In a Survivor finale shocker on Ian Rosenberger basically gave up his shot at a million dollars just to smooth things over with his alliance-mates Tom and Katie. He and Tom went head-to-head in an endurance challenge on a buoy, and after close to 12 hours of the watery balancing act, guilt overwhelmed Ian. The 23-year-old dolphin trainer said he'd step off the platform if Tom agreed to take Katie, not him, to the final tribal council. TVGuide.com rang up Ian to ask him what the heck he was thinking, and if he's regretting throwing the cash away.
TVGuide.com: Ian, I'm still in shock.
Aren't all of us? I'm still trying to decide if it was the right decision or not.
TVG: Please tell me that after almost 12 hours of standing up there, you were just delusional.
I wasn't. Unfortunately. I had to make a choice between the morals and the money. When I looked at it from the position of, gosh, I have an example to set for a little sister back home, and then remembering the people who brought you up and how you need to do them proud, I was ashamed. I didn't want the million ashamed. For me it was better not to win it all and walk out of the game with my head held high.
TVG: But it is Survivor! You must have known that you'd have to lie and scheme.
Oh, sure. I totally knew what was going to go on. But some of us are better at it than others, and I just ended up not being a very good liar. I think I am the worst liar in Survivor history. I am so bad at it.
TVG: So what did your family say?
They were proud. My sister, who is 13, said, "I can't believe you didn't win the million." But then right away she said, "I'm so glad that you did what you did. You made us proud." She's cool. I have a great family.
TVG: A lot of people are calling you crazy for giving up the money. Does that bother you?
Well, there are things in life that are more important than a million dollars.
TVG: What was your strategy going in?
My strategy going in was more "lie, cheat and steal," because it is part of the game. But the weird part about the whole thing is that you get close to these people, and you develop real relationships. I became so close to Tom and Katie and the rest of Koror and that ended up weighing on the game more than I thought it would. When the decision actually comes to stab somebody in the back, it makes it a little more difficult.
TVG: So you really have no regrets.
TVG: But I really think you would have had a good shot at the million dollars.
I couldn't have stood to win the million that way.
TVG: Tom at least owes you lunch or something.
[Laughs] I think Tom taking me to lunch would be a nice idea.
TVG: Well, you got a cool car.
I did, I got a Corvette. Unfortunately, I'm 6-foot-8, so about four inches of my forehead stick out over the top.
TVG: At least it doesn't have a roof.
That's true. It is great. I'm a lucky man, for sure.
TVG: Well there is that supposed curse, where the people who win the car on Survivor never win the game. Did that cross your mind?
There is that curse. When you win that car, you immediately think, what is the jury going to think about this? You know right away that they are going to find out, and is it going to hurt your chances? You need to scheme a little bit to figure out how to approach it so it has the least impact.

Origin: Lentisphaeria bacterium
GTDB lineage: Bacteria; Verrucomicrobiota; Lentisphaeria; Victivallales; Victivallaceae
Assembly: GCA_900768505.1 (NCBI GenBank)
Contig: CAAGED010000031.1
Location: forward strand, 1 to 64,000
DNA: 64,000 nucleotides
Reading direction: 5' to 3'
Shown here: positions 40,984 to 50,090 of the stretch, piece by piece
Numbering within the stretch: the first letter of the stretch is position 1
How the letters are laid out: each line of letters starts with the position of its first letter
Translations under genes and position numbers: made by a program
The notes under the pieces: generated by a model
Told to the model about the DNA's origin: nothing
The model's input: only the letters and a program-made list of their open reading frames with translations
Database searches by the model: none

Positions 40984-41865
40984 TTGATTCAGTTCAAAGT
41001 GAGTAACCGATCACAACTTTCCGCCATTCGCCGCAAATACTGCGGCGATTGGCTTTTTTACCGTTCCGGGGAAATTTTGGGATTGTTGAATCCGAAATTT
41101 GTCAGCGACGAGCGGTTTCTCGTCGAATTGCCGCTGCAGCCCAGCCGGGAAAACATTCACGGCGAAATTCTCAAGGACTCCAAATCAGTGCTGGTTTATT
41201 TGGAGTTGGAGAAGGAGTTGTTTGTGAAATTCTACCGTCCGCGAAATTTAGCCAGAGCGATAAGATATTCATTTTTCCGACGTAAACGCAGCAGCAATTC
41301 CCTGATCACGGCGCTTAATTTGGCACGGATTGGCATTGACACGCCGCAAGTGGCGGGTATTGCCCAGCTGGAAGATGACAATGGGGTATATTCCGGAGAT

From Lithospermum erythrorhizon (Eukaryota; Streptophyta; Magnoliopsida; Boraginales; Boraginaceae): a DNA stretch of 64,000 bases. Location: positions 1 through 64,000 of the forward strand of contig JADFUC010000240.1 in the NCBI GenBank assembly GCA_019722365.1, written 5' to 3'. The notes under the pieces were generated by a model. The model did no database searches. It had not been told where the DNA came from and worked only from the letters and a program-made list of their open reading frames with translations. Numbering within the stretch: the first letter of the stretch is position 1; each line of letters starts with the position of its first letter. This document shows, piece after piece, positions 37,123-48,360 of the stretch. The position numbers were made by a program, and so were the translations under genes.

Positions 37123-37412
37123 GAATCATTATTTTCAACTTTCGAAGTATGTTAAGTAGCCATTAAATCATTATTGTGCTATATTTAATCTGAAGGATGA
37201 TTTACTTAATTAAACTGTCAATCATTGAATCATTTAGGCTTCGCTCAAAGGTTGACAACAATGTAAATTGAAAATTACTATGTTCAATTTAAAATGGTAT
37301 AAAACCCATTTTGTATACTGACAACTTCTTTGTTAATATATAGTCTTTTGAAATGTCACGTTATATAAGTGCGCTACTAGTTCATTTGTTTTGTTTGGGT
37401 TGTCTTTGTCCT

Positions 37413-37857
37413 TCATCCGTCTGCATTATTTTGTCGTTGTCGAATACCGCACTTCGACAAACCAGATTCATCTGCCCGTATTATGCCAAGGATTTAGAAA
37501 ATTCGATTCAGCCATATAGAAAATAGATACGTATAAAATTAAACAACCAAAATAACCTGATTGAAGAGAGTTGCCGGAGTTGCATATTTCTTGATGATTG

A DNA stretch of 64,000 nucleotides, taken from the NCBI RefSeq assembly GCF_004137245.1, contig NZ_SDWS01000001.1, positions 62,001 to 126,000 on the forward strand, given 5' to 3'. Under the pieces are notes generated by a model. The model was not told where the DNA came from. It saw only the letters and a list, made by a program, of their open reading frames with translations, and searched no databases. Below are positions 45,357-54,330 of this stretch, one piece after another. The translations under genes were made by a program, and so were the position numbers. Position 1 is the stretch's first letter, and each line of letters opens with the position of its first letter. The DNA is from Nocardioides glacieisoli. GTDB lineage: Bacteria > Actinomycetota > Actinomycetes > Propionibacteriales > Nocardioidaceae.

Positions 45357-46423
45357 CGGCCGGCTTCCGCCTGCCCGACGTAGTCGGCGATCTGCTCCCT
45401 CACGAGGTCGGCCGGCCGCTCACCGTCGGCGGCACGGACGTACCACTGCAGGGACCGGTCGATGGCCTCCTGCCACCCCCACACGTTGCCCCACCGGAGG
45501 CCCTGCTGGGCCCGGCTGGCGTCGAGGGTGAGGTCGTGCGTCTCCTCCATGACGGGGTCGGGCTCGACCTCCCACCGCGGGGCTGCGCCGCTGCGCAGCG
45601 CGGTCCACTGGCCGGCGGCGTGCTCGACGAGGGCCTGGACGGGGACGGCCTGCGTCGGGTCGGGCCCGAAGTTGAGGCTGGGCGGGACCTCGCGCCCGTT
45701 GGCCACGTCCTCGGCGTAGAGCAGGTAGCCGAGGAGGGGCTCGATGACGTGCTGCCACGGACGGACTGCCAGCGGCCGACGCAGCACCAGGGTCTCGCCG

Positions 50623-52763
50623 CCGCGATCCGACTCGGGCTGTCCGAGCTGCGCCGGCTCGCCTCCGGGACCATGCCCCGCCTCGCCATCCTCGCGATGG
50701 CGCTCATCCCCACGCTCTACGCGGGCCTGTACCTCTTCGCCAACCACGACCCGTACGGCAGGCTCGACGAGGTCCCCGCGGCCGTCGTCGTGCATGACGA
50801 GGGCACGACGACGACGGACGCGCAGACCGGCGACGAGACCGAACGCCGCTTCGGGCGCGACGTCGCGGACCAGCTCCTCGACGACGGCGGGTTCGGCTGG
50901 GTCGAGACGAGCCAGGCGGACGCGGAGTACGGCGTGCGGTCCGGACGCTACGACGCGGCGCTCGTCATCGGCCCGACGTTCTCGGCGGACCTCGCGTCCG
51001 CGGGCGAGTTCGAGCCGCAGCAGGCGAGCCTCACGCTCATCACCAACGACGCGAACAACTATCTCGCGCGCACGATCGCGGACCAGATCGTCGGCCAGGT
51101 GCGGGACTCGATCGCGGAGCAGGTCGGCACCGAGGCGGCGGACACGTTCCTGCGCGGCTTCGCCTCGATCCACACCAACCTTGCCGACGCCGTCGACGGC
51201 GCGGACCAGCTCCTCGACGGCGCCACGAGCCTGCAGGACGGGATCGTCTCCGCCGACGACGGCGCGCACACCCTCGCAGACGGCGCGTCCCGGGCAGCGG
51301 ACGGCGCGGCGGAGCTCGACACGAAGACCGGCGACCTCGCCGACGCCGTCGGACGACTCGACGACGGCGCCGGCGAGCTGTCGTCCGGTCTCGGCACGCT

TVG: Was it hard for you at tribal council to pick between your friends Tom and Katie?
I decided to pick somebody who played the game like I did. I feel like Tom and I played a very similar game. His name went down because I think that is what he would have done.
TVG: Do you still think it was a good idea to vote off Gregg?
TVG: Really? That seemed like the beginning of the end for you.
No, I think the snowball that started the avalanche was not taking Katie on the reward challenge.
TVG: Would you take that back if you could?
I would have switched that decision. I would have taken Gregg out right away — great friend, great player, he just needed to go home.
TVG: I've got to know: How'd a guy from Pennsylvania get into dolphin training?
[Laughs] I know, there aren't many dolphins in the Ohio river. After school I was looking for something to do and thought, that would be cool. So I headed down to Key Largo and got the job, surprisingly, and ended up loving it and was Jimmy Buffett for a living for a long time. I had a little place on the water, a guitar, a dog and a boat and dolphins. I'd love to go back and do it again.
TVG: If you aren't there, what are you doing now?
I bought a truck, and I have that same dog and a surfboard and I think I'm going to head out to the West Coast now and play the same game. I'd love to get into television production, I'd love to direct, that's what I'd really want to do. I want to be behind the camera, but heck, I'd get in front of the camera for a while, too.
TVG: Would you do anything like this again?
I would do it in a second. If TVGuide.com were throwing a mock-Survivor for two days in the wilderness, I would go and do it. Any opportunity to do again, I would take. I do watch The Amazing Race, and I'm so glad that Uchenna and Joyce won. That was so awesome and I hope they can have a baby. They seem like really cool people.
TVG: Lastly, what was your best moment on the island?
Stepping off that platform. Other than that, I'd say that first immunity challenge when I jumped off the boat and won 10 minutes into the game. So the bookends — the first moment and the last moment for me.